- Media uploading and sharing from mobile devices are ramping up fast and still early-stage. Photo uploading shows explosive growth, video is ramping up very fast, and sound and data are emerging.
- Mobile computing cycle will soon give way to wearable computing. Smart phones and tablets will be succeeded by a new set of wearable, everywhere devices (i.e. glasses, watches, belts) that combine sensors, computing, and communications.
Tiziani Whitmyre’s takeaway is that B2B and life sciences marketers must leverage the explosive growth in mobile devices or be left behind. Anyone with a Smartphone or tablet knows the new business workspace has moved from their desk to a pocket or briefcase. We urge marketers to understand the disruptive implications of these trends on the buying process and the great opportunities they present to generate greater competitive advantage and revenue.
With renewed focus on growth at B2B and life science companies, marketing leaders are searching for new revenue generation strategies to heighten demand for their products and services. Tiziani Whitmyre (TW) has released a new paper, “Understanding the New Revenue Generation Process: How to Ignite Demand for Your B2B Brand,” that explores a new model for sustained business growth.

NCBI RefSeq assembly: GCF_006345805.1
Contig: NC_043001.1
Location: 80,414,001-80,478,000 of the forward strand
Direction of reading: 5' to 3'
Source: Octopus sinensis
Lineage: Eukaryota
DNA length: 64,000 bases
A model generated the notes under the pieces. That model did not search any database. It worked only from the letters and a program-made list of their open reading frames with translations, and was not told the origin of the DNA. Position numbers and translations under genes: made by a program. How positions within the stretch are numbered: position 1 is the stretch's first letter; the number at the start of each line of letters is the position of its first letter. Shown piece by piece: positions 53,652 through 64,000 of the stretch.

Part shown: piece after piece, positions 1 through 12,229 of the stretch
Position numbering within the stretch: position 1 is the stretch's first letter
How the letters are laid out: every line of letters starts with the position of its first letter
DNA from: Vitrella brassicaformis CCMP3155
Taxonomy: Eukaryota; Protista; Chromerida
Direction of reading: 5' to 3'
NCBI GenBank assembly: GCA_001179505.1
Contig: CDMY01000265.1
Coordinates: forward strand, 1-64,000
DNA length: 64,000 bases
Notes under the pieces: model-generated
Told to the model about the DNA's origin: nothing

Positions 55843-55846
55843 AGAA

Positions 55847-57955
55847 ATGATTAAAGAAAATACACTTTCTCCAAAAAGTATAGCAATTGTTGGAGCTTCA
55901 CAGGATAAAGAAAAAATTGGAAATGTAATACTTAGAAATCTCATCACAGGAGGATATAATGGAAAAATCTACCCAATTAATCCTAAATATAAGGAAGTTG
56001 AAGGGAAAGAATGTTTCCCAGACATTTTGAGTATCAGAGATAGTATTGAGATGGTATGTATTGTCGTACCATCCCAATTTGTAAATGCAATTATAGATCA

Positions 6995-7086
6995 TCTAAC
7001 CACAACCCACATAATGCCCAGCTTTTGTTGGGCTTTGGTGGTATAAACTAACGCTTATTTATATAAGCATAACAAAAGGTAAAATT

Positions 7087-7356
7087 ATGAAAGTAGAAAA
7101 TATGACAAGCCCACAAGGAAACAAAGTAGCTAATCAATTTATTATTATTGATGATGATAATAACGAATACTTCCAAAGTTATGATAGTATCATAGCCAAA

In this paper you will learn:
- Why content marketing is the key to successful lead acquisition and nurturing
- When inbound marketing tactics are more effective and efficient than traditional outbound channels
- Why the conversion of Web traffic into leads is the weak link in many demand generation efforts
- How marketing scorecards can offer almost real-time measurement that enables ROI calculation and program optimization
This new model consists of five steps that operate as a continuous process:
- Content development
- Web-to-lead conversion
- Lead nurturing & scoring
- Analytics & evaluation
The paper reviews how the process provides a simple framework to organize the tactics and elements employed by most B2B marketing teams. It facilitates coordination and collaboration with the sales department, and bridges the gap that exists when leads are passed on for sales closure. The paper also explains how the process synthesizes best-practice technologies, tools, and tactics to create a holistic approach for maximizing customer engagement and sales growth.
Learn five easy steps to creating a better presentation
Several recent discussions with clients have revealed concerns about the quality and efficacy of their sales presentations. These marketing leaders observed that the positioning, messaging, and imagery in their selling PowerPoint’s were poorly constructed, graphically challenged, and highly inconsistent from salesperson to salesperson.